Topic Progress:


  • Your layouts should be based on your crops, facility, energy and resources. (2:18)
  • Conveyor cropping maximizes productivity by maturity. (3:39)
  • ZipGrow Tower spacing depends on your facility, the crop, and your energy resources.(5:10)
  • Layouts for lights, energy & resources (8:45)
  • Thinking about your facility in terms of labor is super important! (10:59)

Designing Your ZipGrow Layouts

We have seen a variety of ZipGrow layouts, including rooftop greenhouses in London and commercial greenhouses in Fort Collins. Your layout will be constrained by your external environment; things like access to sunlight, building layout, availability of utilities and resources, or climate. These factors are tough to control. But what you do inside your growing environment is up to you. You can use this tutorial to identify which ZipGrow layouts you will use for your system.


When it comes to spacing, you have to understand that vertical growing towers must be sized to your crops, to your facility, and to your energy or resources.


With ZipGrow, you’re likely to arrange the towers in a mass with the youngest plants near the front (closest to the sun, if you have a low sun angle) and with the oldest plants near the back. This is called conveyor cropping. Spacing is typically 18-22 inches from front to back and side to side, depending on your crops. This ends up being about 2.5 square feet per tower (as low as 1.6 with certain crops).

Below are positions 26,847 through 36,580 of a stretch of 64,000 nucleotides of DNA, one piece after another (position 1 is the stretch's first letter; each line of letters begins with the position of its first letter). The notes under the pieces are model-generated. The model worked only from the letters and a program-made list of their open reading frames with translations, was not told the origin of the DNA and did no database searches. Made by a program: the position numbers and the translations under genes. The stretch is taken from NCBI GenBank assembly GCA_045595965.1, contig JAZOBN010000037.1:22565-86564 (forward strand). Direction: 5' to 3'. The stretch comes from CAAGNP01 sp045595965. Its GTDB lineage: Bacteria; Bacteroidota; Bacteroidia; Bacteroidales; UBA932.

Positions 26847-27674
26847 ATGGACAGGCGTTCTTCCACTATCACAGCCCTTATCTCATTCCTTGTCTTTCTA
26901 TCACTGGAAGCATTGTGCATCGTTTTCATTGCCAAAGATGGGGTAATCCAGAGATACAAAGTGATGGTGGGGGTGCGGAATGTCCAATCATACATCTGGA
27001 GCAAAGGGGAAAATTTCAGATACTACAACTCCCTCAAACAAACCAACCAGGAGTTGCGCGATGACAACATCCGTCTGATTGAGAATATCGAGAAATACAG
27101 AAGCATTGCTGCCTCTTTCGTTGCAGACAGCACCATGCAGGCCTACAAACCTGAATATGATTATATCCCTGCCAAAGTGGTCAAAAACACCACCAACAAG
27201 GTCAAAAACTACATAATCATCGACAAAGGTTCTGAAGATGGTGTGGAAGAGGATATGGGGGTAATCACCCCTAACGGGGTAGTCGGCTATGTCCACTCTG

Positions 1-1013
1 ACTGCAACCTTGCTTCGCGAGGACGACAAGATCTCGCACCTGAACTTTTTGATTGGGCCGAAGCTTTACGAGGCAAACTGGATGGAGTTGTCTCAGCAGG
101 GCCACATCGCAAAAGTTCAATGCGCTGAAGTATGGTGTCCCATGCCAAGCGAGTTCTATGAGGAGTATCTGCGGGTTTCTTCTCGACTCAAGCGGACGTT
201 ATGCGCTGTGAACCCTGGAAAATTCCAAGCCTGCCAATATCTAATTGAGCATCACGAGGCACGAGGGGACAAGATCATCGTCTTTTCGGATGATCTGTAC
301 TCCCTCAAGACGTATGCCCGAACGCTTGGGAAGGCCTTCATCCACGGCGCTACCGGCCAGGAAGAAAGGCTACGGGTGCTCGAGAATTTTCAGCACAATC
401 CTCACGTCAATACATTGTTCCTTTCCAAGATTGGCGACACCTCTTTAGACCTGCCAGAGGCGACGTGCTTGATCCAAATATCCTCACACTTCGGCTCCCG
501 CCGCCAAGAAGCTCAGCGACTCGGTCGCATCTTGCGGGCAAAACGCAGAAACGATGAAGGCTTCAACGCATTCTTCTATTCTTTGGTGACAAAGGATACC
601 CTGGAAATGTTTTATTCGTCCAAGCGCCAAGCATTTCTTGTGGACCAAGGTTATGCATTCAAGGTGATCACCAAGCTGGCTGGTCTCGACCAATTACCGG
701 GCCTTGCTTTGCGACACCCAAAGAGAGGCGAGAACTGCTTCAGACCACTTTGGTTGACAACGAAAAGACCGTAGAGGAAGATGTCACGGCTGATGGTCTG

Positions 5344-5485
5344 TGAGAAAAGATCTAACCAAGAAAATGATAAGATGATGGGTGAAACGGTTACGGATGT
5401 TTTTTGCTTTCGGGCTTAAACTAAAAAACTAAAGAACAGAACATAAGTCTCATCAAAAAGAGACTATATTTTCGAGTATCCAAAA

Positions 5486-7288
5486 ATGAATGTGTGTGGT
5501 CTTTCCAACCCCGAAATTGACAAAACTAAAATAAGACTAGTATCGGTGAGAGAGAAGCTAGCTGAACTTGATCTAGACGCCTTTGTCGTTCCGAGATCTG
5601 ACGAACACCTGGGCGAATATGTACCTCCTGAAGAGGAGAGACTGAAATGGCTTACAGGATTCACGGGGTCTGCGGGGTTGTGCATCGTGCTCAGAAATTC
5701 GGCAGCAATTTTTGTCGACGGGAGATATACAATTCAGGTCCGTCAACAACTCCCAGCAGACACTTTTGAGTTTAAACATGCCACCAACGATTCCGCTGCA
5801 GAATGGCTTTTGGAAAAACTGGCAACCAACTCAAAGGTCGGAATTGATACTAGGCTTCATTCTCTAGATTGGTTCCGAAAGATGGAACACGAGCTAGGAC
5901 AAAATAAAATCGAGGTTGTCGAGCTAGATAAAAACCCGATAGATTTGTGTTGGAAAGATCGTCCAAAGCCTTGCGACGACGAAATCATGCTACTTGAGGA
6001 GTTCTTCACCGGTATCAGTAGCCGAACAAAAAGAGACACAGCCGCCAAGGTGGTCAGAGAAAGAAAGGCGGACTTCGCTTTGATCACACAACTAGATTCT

ZipGrow Layouts - Designing your Growing System

Remember that not all of your square footage will be used for production; you should use 25-30% of your space for access (aisles).

Lights, Energy, and Resources

The main goal here is to conserve light. You can do this by:

  • orienting your greenhouse the right way
  • getting trees out of the way
  • reduce shading from other building parts


When you’re building a facility with labor in mind, you’ll face a compromise between labor costs and growing space.

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